20 years from now, MSSPs (or whatever it is they evolve into) are going to look back on this time as the “Good Old Days,” where the confluence of the breach epidemic, security skills shortage, and enterprise IT’s desire to migrate to OpEx models was driving clients to their doorsteps. They won’t be the Good Old Days for everyone, though. Only for those MSSPs that were able to establish a level of operational excellence that, for many, remains elusive today.
Let me explain. When enterprises seek to outsource security services, they are often looking to offload problems onto someone else. Incident response is perhaps the most prominent example of this – enterprise security teams don’t have the time or resources to effectively analyze Everest-sized piles of security alerts, so they offload this problem onto MSSPs.
This is a mixed blessing for MSSPs. On the one hand, business opportunities are plentiful. On the other, when clients offload their cost and complexity problems on you, you’d better be able to achieve a level of operational excellence that inoculates yourself against those same problems. Otherwise, your clients’ ills will make you sick.
In a sector that has historically thrived on technology hype, the prevalent challenge for incident response teams today, ironically, is the rather boring operations game. They don’t need more overhyped technology; they need better strategy and processes (supported by technology) that enable them to tame the alert overload issue.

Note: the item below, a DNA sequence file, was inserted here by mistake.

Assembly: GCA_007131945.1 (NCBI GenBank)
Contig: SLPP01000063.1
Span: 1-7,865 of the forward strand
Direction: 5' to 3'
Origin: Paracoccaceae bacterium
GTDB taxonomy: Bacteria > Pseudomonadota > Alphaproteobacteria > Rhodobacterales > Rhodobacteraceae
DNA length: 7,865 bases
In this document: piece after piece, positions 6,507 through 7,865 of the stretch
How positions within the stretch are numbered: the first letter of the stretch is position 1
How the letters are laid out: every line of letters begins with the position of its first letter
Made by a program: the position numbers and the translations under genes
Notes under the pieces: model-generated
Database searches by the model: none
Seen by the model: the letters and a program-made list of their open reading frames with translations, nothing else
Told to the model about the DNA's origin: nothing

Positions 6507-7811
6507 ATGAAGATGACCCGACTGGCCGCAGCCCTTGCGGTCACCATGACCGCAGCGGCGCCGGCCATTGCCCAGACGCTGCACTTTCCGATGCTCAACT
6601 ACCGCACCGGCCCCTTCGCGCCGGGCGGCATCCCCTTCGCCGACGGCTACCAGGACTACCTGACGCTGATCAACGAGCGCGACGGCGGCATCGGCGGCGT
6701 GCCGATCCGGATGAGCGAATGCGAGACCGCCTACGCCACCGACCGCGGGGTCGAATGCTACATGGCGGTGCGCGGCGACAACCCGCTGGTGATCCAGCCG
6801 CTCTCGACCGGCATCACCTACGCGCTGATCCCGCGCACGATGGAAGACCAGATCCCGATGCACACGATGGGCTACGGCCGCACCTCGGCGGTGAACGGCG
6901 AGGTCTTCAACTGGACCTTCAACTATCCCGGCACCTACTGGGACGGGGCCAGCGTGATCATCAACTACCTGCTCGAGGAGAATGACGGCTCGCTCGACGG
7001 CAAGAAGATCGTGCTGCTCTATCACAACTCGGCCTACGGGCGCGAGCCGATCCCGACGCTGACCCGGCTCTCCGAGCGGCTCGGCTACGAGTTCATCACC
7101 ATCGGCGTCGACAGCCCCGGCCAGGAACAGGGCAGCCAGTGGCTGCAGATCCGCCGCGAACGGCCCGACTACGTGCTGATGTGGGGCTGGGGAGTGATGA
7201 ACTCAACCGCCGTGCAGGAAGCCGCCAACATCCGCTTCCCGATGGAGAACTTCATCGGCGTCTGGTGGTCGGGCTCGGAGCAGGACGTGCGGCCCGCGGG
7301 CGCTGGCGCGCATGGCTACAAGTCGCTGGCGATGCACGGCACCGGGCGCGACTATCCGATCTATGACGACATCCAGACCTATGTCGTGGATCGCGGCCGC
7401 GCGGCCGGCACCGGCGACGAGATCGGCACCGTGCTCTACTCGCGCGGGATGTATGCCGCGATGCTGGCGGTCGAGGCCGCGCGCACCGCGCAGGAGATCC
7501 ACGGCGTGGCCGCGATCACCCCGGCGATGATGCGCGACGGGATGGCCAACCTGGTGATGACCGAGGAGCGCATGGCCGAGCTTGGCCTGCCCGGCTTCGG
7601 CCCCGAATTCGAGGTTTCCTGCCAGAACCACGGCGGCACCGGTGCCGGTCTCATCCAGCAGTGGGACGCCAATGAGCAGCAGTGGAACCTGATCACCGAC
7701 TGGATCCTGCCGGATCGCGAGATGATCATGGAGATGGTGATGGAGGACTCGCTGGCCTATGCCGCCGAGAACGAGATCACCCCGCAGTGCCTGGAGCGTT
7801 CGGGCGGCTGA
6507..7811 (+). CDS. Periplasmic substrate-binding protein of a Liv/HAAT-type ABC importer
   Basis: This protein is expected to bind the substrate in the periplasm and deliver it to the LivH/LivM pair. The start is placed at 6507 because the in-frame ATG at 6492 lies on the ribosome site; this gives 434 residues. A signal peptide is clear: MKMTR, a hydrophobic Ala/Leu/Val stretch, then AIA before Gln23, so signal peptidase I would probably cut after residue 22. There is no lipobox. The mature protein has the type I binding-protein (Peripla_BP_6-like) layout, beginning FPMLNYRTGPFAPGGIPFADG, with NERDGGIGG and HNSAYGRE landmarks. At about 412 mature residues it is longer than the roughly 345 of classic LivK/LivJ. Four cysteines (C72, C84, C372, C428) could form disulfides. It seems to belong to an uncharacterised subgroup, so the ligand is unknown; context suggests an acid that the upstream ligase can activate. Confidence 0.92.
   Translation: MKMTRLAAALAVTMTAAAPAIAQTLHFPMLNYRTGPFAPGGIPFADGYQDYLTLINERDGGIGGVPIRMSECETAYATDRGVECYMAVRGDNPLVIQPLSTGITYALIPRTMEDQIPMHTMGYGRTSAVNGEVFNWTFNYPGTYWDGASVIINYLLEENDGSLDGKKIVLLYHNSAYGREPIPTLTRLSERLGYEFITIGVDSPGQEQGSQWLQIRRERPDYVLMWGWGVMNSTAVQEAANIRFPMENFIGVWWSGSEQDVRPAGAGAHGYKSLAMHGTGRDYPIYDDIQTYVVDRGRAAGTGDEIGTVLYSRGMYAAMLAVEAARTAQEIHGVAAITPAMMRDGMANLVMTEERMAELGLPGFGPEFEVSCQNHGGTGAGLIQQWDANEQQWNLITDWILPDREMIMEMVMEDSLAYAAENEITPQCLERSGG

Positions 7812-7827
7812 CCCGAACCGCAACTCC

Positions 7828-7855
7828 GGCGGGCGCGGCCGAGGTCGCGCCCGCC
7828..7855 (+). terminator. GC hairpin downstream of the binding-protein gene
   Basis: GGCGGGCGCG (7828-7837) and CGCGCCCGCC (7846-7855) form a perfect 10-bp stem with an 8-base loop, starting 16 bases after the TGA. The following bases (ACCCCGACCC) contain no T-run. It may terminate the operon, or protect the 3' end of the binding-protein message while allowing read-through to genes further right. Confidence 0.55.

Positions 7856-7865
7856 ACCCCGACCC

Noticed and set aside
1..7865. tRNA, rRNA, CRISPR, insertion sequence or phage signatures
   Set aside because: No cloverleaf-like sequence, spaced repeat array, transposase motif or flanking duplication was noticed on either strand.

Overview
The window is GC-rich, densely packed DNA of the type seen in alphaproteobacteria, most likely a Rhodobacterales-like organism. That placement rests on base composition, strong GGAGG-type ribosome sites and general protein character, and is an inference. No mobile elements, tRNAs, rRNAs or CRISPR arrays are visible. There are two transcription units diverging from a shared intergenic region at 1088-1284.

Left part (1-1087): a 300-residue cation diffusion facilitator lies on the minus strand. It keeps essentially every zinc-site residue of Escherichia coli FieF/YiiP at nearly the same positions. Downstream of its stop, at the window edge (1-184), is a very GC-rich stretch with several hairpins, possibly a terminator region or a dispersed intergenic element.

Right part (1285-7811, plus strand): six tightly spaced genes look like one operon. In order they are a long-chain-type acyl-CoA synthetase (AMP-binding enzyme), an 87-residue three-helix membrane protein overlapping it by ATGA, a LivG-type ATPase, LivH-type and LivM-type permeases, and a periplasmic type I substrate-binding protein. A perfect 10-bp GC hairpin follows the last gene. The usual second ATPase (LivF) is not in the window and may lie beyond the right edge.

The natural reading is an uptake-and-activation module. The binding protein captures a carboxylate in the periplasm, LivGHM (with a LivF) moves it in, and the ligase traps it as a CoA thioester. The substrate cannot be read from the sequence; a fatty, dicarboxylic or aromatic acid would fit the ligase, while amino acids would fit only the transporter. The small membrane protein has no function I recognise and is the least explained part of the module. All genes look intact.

Historically, MSSPs and enterprises have taken similar approaches to this problem – hiring more analysts to process the ever-growing volume of alerts. Enterprises have determined this is not a sustainable model, hence their desire to offload alert analysis to MSSPs. MSSPs, in turn, need to find a way to turn this operations nightmare into a sustainable business process. Security orchestration technology can help to some extent, by decreasing the amount of time it takes analysts to investigate and process alerts. This still preserves all of the wasted motion involved with investigating false positives, though, so it is more a way to accelerate a broken process than it is to implement a good process.
The only way to truly fix the alert analysis process is to achieve the obvious – automating alert analysis in a way that makes it unnecessary for a human to ever touch a false positive. MSSPs that accomplish this will be the ones lucky enough to look back on these times as the Good Old Days. Those that don’t…not so much.